2.306 standard errors approximately yields a 95% con¬dence interval. See footnote [7] for the exact formula.
[3] This is the Gordon Model with a midyear assumption. The multiple SQRT(1 r) / (r g), where r is the discount rate and g is the perpetual growth rate. We use the lower and
upper bounds of r to calculate our ranges. See footnote [7] for the exact calculation of the con¬dence intervals.
[4] FMV Forecast Cash Flow-Next Year CFt 1 Gordon Multiples
[5] Log Size equation uses data through SBBI 1998 and therefore does not match Table 4-1 exactly.
[6] For simplicity of explanation, this is an approximate 95% con¬dence interval and is 2.306 standard errors above and below the forecast discount rate, with its effect on the valuation.
See footnote [7] for the exact con¬dence interval.
[7] These are the actual con¬dence intervals using the exact formula:

x2
1 0
Y0 ˆ0 t0.025s 1,
x2
n i


where the ˆ 0 is the regression-determined discount rate, t0.025 is the two-tailed 95% con¬dence level t-statistic, s is the standard error of the regression (0.76% for Log Size), and xi is the
deviation of ln(mkt cap) of each decile from the mean ln(mkt cap) of the Ibbotson deciles. The actual con¬dence intervals are calculated only for the Log Size Model. CAPM is not a pure
regression, as its y-intercept is forced to the risk-free rate, and therefore the error term is a mixture of random error and systematic error resulting from forcing the y-intercept.




can calculate the 95% con¬dence intervals around our forecast of sales,
cost of sales, and expenses, though that process is unique to each ¬rm.
All of these come under the category of uncertainty. One need not make
errors to remain uncertain about the valuation.
In the second part of this chapter we will consider the impact on the
valuation of the appraiser making various types of errors in the valuation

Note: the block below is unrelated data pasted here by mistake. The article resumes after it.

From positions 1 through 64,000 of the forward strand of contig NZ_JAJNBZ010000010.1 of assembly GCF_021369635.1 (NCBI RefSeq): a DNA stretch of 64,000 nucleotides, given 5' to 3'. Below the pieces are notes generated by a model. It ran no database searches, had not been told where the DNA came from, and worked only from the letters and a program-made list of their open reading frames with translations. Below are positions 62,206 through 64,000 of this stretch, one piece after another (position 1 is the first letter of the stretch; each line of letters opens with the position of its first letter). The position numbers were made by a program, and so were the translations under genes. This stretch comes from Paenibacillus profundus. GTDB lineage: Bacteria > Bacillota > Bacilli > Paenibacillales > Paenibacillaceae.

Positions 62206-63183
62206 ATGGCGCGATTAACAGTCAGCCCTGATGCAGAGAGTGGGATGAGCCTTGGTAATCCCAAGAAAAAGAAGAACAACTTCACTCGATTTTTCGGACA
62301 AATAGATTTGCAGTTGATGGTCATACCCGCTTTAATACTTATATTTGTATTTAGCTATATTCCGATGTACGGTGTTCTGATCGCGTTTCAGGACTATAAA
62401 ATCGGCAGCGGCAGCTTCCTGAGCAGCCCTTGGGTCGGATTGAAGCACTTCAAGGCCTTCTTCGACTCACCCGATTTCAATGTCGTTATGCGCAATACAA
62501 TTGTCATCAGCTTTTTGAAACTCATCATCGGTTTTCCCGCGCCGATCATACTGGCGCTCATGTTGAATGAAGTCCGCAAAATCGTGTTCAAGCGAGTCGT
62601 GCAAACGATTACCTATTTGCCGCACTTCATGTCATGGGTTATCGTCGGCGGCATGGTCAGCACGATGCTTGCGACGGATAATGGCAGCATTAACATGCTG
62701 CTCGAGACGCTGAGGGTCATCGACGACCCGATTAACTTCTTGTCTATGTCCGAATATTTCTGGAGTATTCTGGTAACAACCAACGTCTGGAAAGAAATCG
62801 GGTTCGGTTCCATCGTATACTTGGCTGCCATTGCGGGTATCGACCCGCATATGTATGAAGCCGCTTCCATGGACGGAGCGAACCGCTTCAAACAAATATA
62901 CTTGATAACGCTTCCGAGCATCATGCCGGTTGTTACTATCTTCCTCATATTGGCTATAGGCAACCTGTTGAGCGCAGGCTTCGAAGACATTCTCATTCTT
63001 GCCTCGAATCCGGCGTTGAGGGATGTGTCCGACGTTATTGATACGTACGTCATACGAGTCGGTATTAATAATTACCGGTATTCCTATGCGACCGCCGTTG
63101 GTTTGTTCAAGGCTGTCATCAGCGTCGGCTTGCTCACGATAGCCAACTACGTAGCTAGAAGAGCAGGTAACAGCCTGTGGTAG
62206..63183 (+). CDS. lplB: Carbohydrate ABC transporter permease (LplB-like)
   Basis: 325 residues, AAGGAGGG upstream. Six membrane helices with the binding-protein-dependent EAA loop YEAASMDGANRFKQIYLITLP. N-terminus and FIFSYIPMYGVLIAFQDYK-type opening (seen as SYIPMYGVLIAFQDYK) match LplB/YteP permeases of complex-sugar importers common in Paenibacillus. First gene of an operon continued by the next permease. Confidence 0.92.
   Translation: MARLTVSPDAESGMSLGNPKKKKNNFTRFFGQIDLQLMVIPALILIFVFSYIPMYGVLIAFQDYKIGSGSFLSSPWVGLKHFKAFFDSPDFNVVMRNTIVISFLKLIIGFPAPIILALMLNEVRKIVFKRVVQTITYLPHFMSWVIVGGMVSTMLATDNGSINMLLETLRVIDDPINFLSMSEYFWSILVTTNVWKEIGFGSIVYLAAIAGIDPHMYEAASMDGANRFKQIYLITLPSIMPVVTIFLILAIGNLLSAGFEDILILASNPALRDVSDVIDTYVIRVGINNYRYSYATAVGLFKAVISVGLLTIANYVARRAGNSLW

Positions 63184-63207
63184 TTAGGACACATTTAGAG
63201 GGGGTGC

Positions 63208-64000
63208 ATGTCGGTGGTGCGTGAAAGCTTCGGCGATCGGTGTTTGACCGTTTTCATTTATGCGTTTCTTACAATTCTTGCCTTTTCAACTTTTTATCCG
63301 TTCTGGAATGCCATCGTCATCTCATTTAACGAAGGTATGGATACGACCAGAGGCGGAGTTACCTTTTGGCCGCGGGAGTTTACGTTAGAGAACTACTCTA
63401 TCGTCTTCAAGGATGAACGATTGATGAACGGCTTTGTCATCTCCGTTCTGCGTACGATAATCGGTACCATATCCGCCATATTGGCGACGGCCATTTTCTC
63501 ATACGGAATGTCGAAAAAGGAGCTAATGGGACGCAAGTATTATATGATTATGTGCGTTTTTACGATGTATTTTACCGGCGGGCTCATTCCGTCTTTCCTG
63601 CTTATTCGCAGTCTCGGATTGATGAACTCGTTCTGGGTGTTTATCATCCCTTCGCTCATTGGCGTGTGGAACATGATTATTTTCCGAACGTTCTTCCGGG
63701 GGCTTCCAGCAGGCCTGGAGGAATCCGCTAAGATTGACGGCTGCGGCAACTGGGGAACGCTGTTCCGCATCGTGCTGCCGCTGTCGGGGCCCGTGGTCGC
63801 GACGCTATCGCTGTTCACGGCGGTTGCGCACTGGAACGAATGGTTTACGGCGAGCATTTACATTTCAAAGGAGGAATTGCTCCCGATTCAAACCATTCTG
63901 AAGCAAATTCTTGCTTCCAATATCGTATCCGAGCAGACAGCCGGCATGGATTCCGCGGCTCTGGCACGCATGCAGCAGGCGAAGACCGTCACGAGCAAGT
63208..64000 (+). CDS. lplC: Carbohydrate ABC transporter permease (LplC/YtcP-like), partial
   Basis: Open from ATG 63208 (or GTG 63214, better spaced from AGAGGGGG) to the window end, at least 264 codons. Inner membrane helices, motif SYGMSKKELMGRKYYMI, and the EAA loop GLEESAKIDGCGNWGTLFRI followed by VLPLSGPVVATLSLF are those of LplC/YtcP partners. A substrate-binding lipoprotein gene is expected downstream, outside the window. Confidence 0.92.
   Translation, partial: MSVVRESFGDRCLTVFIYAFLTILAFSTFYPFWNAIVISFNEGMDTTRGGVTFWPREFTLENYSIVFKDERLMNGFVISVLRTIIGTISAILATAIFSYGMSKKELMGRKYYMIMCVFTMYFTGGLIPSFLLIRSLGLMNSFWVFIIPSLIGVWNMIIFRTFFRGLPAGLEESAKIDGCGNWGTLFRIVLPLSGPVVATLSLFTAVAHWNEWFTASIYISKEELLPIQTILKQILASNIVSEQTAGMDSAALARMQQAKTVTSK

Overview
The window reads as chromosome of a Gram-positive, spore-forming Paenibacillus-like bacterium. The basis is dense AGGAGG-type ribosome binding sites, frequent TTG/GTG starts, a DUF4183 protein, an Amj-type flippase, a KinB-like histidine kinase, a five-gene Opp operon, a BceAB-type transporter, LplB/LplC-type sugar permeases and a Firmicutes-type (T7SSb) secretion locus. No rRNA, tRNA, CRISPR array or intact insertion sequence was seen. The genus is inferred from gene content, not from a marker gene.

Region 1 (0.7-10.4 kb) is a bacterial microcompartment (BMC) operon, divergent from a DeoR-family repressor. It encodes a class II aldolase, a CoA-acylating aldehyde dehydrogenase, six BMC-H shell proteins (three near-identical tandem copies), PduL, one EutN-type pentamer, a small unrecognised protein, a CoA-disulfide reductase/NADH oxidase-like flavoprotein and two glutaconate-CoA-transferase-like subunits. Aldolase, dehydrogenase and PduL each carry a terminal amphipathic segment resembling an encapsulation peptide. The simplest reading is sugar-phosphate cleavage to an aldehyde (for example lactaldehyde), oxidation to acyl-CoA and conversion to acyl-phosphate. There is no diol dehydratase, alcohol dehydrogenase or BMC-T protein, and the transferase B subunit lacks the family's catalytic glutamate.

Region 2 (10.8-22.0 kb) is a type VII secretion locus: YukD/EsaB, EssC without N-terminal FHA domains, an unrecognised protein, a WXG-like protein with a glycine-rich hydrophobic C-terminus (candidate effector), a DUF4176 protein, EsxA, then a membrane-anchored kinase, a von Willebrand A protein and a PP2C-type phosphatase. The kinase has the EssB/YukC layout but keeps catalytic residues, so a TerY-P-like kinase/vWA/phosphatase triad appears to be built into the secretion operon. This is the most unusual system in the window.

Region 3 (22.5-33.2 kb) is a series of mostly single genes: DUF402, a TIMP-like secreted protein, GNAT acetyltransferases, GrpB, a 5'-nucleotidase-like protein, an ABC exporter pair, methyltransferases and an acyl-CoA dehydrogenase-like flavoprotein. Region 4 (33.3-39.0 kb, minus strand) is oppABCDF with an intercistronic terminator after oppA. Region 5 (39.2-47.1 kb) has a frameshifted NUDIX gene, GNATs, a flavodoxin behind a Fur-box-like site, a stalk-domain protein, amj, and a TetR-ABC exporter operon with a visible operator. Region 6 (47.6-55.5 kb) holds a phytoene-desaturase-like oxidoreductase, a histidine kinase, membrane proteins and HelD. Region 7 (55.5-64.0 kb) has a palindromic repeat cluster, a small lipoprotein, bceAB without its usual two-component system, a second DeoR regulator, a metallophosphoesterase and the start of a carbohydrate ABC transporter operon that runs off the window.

process. We can make some qualitative and quantitative observations us-
ing comparative static analysis common in economics.
The practical reader in a hurry may wish to skip to the conclusion
section, as the analysis in the remainder of the chapter does not provide
any tools that one may use directly in a valuation. However:
1. The conclusions are important in suggesting how we should
allocate our time in a valuation.
2. The analysis is helpful in understanding the sensitivity of the
valuation conclusion to the different variables (forecast cash
¬‚ow, discount rate, and growth rate) and errors one may make
in forecasting or calculating them.


De¬ning Absolute and Relative Error
We will be considering errors from two different viewpoints:
— By variable”we will consider errors in forecasting cash ¬‚ow,
discount rate, and growth rate.




Part 4 Putting It All Together
390
T A B L E 11-2

95% Con¬dence Intervals”60-Year Log Size Model


A B C D E F G H I

4 Huge Firm Large Firm Med. Firm Small Firm

5 Cash ¬‚ow-CFt 1 300,000,000 15,000,000 1,000,000 100,000
6 r (assume correct) 15% 19% 23% 26%
7 g constant growth rate 8% 7% 5% 5%
8 Cash ¬‚owt 324,000,000 16,050,000 1,050,000 105,000
9 Discount rate range
10 Log size model
11 Upper bound [2] 15.32% 19.32% 23.32% 26.32%
12 As calculated [1] 15.00% 19.00% 23.00% 26.00%
13 Lower bound [2] 14.68% 18.68% 22.68% 25.68%
14 Gordon model-log size
15 Lower bound [3] 14.6649 8.8644 6.0608 5.2710
16 Gordon-mid [3] 15.3197 9.0906 6.1614 5.3452
17 Upper bound [3] 16.0379 9.3292 6.2657 5.4217
18 FMV-log size model
19 Lower bound [4] 4,751,416,807 95.7% 142,274,156 97.5% 6,363,826 98.4% 553.459 98.6%
20 Gordon-mid [4] 4,963,589,879 100.0% 145,904,025 100.0% 6,469,480 100.0% 561,249 100.0%
21 Upper bound [4] 5,196,269,792 104.7% 149,734,328 102.6% 6,578,981 101.7% 569,281 101.4%
22 Verify discount rate
23 Log size constant 41.72% 41.72% 41.72% 41.72%
24 1.204% * ln (FMV) 26.88% 22.63% 18.88% 15.94%
25 Discount rate 14.84% 19.09% 22.84% 25.78%
26 Rounded 15% 19% 23% 26%

27 Min 95% conf. int. log 4% 3% 2% 1%
size /
29 Actual 95% conf. int. 5% 3% 2% 3%
log size /
31 Assumptions:

33 Log size constant 41.72%
34 Log size X coef¬cient 1.204%
35 Standard errors-log size 0.14%




— By type of error, i.e., absolute versus relative errors. The
following examples illustrate the differences between the two:
— Forecasting cash ¬‚ow: If the correct cash ¬‚ow forecast should
have been $1 million dollars and the appraiser incorrectly
forecast it as $1.1 million, the absolute error is $100,000 and
the relative error in the forecast is 10%.
— Forecasting discount and growth rates: If the correct forecast of
the discount rate is 20% and the appraiser incorrectly forecast
it as 22%, his absolute forecasting error is 2% and his relative
error is 10%.
We also will measure the valuation effects of the errors in absolute and
relative terms.
— Absolute valuation error: We measure the absolute error of the
valuation in dollars. Even if the absolute error is measured in




CHAPTER 11 Measuring Valuation Uncertainty and Error 391
percentages, e.g., if we forecast growth too high by 2% in
absolute terms, it causes an absolute valuation error that we